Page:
An Ask They Can't Refuse

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The presidential race is crowded and money is tight so candidates are relying more and more on their stable of bundlers and those bundlers are relying more on more on "sure thing" donors, i.e. the people they know just can't say no. What's compelling people who've never given a dime to a candidate to fork over $2,300 asks the Washington Post? A sudden passion for politics, or soft-pedaled coercion?

At last count, something like 17 Republicans and Democrats are running for President, so campaign cash is tougher to come by which means the well-connected bundlers upon whom candidates rely to rake in big checks are feeling the pressure to squeeze their Rolodexes dry. A sample script:


BOSS: Good morning. Listen I'm a big supporter of (insert candidate name here) and I'm raising money for his/her election bid.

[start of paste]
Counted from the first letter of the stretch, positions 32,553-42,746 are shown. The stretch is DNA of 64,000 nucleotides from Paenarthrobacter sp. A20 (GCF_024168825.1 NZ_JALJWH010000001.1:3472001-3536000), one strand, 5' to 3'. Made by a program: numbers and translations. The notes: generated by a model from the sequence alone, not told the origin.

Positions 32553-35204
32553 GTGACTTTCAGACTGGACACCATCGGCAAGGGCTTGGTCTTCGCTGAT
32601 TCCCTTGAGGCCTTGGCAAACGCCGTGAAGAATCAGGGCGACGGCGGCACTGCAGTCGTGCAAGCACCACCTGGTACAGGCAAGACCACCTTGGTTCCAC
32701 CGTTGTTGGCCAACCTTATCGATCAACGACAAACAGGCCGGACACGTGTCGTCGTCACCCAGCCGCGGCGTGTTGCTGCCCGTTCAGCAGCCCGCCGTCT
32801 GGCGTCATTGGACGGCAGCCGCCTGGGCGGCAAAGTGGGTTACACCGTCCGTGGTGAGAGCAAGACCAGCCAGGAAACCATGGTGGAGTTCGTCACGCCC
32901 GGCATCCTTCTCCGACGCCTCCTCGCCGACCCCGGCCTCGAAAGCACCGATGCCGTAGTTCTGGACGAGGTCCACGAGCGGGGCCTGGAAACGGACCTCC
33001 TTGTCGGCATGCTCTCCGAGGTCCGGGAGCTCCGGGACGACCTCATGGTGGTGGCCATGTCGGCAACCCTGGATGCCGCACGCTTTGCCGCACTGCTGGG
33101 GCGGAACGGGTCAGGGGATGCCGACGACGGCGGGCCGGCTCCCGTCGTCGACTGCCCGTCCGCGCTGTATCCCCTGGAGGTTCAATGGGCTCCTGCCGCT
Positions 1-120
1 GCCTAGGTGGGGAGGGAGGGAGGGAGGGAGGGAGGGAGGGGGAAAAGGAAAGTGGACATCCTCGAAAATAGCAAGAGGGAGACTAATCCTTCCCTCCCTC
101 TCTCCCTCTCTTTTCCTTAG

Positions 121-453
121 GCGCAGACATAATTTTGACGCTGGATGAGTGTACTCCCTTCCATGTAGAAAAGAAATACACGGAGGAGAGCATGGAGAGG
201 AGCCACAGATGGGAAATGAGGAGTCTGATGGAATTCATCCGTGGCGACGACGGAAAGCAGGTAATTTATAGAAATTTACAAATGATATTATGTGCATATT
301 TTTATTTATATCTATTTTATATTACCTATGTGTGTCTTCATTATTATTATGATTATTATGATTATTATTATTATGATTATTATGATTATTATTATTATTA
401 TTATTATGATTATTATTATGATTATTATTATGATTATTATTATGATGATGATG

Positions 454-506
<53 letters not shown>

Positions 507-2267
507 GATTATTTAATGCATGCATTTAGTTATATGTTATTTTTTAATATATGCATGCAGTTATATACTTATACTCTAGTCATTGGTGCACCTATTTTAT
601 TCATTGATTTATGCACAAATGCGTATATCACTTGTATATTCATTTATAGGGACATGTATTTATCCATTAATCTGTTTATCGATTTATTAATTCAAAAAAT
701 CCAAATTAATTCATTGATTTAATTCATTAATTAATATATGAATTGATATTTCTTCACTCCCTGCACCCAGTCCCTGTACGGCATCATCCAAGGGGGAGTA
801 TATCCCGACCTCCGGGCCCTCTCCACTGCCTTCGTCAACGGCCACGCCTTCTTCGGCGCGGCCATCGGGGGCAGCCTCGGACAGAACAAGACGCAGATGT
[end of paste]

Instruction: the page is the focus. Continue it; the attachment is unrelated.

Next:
EMPLOYEE: That's nice.

BOSS: Would you be interested in contributing...say...$2,300 or so?

EMPLOYEE: Ummm....

BOSS: Oh, by the way your annual review is coming up soon, right?

EMPLOYEE: Is a check OK?



Exaggerated? Oh, perhaps. But consider these article excerpts on the first time donors asked by their employers to donate:

In interviews, several first-time donors said they were asked by their bosses to write checks, but almost all said they considered their contributions voluntary. Pedro Canas, a chauffeur employed by the private equity firm TSG Consumer Partners in San Francisco, said he made his $2,300 donation to McCain (R-Ariz.) after a company official called him.

"He asked me to help," Canas said. "I thought it would be a good idea. I thought, well, I could contribute."

Laraine Agren, a marketing executive in Penn Valley, Calif., said she gave $500 to Romney because she "liked what he did during the Olympics." She had never made a contribution before and might "have done it anyway," she said, "but the president of my company asked me to.

Does this make them campaign supporters, or supporters-under-duress? This isn't, as the article notes, a new phenomenon. But it is more widespread as campaigns become more expensive and is yet another symptom of an electoral environment in which a candidate's strength is predicated not on popular support or issue stance but on how much money they and their bundlers can raise by whatever means necessary.